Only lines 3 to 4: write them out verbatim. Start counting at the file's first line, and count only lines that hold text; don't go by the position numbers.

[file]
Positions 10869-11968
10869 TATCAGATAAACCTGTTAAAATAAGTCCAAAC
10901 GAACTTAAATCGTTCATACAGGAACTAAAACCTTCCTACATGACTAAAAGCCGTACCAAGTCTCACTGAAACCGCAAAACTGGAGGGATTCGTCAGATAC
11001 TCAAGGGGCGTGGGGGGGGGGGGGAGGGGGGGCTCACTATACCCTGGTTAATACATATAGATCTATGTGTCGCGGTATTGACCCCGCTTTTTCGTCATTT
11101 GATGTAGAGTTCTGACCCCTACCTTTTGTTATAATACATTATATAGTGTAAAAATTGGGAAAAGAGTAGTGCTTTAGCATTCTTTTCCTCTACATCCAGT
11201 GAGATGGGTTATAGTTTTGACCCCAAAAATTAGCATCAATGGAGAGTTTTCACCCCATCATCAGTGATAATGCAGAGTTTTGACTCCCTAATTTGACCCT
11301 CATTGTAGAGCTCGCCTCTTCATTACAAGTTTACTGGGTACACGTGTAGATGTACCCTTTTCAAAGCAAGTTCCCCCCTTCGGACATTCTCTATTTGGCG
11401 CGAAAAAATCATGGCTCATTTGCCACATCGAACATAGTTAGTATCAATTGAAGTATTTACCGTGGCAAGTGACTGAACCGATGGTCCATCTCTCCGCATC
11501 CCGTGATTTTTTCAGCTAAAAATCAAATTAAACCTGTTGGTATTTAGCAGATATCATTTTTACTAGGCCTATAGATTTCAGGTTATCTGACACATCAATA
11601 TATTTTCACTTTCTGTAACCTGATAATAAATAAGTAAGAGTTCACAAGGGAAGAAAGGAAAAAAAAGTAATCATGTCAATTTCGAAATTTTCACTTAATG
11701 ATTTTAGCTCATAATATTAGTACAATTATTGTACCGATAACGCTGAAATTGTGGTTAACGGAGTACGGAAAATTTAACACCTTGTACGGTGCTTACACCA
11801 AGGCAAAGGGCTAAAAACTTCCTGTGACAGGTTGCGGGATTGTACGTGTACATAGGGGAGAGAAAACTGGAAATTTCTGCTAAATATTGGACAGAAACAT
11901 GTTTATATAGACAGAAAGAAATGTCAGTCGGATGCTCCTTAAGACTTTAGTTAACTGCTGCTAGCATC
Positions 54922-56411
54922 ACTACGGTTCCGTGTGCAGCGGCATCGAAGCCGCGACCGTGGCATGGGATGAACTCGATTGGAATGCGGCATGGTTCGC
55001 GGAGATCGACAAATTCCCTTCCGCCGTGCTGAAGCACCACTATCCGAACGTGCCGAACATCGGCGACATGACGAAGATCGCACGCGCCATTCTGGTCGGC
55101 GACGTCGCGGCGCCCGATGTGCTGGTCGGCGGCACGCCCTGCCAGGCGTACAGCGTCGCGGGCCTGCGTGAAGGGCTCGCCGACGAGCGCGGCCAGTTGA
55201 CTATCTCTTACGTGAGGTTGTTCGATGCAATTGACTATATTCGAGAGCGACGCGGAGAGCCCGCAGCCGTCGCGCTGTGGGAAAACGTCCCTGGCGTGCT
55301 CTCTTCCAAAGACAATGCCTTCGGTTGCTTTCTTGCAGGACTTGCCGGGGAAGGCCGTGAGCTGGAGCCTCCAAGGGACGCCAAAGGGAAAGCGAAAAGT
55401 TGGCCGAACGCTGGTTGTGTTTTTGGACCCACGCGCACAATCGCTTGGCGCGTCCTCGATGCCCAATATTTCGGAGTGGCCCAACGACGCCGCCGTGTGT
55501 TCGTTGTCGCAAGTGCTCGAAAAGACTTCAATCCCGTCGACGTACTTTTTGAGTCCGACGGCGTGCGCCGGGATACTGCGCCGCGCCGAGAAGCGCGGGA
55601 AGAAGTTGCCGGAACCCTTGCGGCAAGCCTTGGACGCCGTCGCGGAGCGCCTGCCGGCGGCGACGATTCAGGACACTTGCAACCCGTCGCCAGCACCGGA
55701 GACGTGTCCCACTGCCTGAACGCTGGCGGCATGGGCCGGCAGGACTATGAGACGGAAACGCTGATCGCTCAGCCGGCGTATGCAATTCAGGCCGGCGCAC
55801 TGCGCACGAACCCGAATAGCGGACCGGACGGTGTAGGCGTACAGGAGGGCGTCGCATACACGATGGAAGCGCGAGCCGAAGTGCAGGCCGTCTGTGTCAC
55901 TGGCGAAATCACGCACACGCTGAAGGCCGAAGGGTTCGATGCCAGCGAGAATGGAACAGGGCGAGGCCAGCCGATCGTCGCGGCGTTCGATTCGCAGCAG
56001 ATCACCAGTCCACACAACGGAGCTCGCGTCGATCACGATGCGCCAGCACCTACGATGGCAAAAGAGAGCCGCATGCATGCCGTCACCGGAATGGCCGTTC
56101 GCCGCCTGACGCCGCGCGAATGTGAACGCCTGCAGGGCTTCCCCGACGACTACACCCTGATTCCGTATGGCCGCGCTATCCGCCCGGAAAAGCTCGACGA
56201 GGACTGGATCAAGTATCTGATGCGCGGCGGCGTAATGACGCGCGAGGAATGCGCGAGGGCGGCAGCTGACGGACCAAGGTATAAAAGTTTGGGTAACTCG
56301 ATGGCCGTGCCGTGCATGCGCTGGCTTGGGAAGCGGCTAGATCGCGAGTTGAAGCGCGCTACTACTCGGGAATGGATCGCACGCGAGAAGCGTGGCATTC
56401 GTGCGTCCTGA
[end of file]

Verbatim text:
10901 GAACTTAAATCGTTCATACAGGAACTAAAACCTTCCTACATGACTAAAAGCCGTACCAAGTCTCACTGAAACCGCAAAACTGGAGGGATTCGTCAGATAC
11001 TCAAGGGGCGTGGGGGGGGGGGGGAGGGGGGGCTCACTATACCCTGGTTAATACATATAGATCTATGTGTCGCGGTATTGACCCCGCTTTTTCGTCATTT